Which is to say, that I think it goes without saying, that Jack O’Connell is downright breathtaking in this role here as Eric Love. From the very few seconds we meet him, to where we end, O’Connell seems to be on another planet of “Crazy”. Throughout the flick, O’Connell gets scream, holler, beat his chest, take off his shirt, run, throw fists, choke people out and do all sorts of other bad things, yet, he’s constantly compelling to watch the whole time. We get the feeling that there’s still a heartbroken and upset little boy trapped down inside of him, and rather than write him off as a “dick”, we see him as a character that can, yes, be nurtured and maimed, given the right supervision and guidance in his life.
Which is why it was also a great idea on behalf of the casting-department to go through with giving the role of Love’s daddy to none other than Ben Mendelsohn himself. If you’ve ever seen Mendelsohn in anything before, you’ll know that a role in which he plays a ruthless, tough-love prison-inmate is pretty much perfect, but Mendelsohn even takes that a bit further. See, rather than making his character a tough-as-nails guy in prison trying to teach his son how to survive in the hell-hole that is prison, Mendelsohn gives off a certain level of vulnerability and sweetness that makes you see this man, not just as a father-figure, but a man who is genuinely upset that he never got to be with his son during his formative years. Though he has a hard time of showing it, Mendelsohn’s character is really one who cares and just wants what’s best for his son, even if that means having to take down a couple of inmates in the process.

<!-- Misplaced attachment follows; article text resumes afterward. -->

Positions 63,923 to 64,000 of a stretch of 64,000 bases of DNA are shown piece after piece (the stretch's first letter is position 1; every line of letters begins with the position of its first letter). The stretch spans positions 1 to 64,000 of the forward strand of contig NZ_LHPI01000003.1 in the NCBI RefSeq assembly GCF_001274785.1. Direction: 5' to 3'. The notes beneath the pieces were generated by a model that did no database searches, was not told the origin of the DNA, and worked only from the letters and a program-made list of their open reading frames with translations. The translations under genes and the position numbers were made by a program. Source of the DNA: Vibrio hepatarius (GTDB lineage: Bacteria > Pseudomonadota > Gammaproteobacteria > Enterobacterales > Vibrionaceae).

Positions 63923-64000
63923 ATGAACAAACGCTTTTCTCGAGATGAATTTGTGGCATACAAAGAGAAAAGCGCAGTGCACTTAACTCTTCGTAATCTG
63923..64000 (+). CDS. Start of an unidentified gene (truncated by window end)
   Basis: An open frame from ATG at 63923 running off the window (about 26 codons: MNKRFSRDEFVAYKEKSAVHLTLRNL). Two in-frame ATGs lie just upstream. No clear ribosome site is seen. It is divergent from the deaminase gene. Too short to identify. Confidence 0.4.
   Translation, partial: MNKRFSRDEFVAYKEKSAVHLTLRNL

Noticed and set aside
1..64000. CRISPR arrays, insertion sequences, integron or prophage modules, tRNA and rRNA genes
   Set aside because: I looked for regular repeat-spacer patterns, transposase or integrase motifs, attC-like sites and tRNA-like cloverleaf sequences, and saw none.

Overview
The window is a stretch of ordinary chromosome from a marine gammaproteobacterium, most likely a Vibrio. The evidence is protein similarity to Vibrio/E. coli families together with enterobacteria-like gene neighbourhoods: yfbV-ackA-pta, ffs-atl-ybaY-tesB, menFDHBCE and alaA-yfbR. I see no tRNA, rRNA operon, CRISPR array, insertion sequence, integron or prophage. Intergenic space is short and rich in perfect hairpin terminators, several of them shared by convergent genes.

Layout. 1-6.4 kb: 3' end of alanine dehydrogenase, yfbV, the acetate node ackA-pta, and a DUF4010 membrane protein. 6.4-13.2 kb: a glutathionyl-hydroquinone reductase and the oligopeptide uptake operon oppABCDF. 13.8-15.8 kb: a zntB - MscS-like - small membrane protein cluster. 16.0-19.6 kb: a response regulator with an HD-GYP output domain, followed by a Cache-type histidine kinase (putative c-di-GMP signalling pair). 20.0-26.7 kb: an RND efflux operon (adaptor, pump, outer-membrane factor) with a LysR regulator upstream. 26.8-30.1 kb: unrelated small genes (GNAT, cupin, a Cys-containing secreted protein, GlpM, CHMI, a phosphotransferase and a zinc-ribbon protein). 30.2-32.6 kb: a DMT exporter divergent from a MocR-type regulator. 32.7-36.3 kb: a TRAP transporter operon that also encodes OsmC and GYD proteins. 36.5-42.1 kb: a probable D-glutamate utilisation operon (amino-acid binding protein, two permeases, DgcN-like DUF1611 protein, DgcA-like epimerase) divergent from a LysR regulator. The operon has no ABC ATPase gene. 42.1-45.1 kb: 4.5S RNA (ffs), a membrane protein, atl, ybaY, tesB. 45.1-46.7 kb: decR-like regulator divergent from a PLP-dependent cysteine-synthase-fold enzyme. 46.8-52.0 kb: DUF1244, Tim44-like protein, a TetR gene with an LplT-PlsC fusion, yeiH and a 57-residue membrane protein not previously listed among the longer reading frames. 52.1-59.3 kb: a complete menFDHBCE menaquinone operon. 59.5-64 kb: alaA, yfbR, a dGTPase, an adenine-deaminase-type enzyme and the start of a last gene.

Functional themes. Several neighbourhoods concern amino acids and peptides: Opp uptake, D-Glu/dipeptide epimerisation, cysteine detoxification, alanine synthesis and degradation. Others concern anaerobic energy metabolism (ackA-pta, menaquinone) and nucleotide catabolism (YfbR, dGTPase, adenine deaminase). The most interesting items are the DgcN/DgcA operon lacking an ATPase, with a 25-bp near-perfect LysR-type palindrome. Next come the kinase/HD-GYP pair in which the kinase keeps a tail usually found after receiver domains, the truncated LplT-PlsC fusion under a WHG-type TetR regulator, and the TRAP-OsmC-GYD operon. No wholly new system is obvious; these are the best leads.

And that’s why, my friends, prison is not a place you never, ever want to be in. But the film doesn’t end on that corny note; instead, it focuses on the fact that, it doesn’t matter where we are in this world or what sort of situations we are thrown into, it’s never too late to be involved with the ones you love and their lives. Though the film doesn’t openly preach this out to the choir, it’s obvious that it wants to be about what it means to be a human being, and to love, feel, and emote, even when the environment surrounding you tells you to do the exact obvious.
Okay, now that’s very sappy, but so what!??! Prison is harsh, man! We all need a hug every so often!
Consensus: Simple, yet as incredibly detailed as possible, Starred Up may be another harsh, unflinching portrayal of life in prison, but it also doesn’t shy away from getting to the heart of the place, as well the various people who just so happen to be stuck there.
8.5 / 10 = Matinee!!
Photo’s Credit to: Goggle Images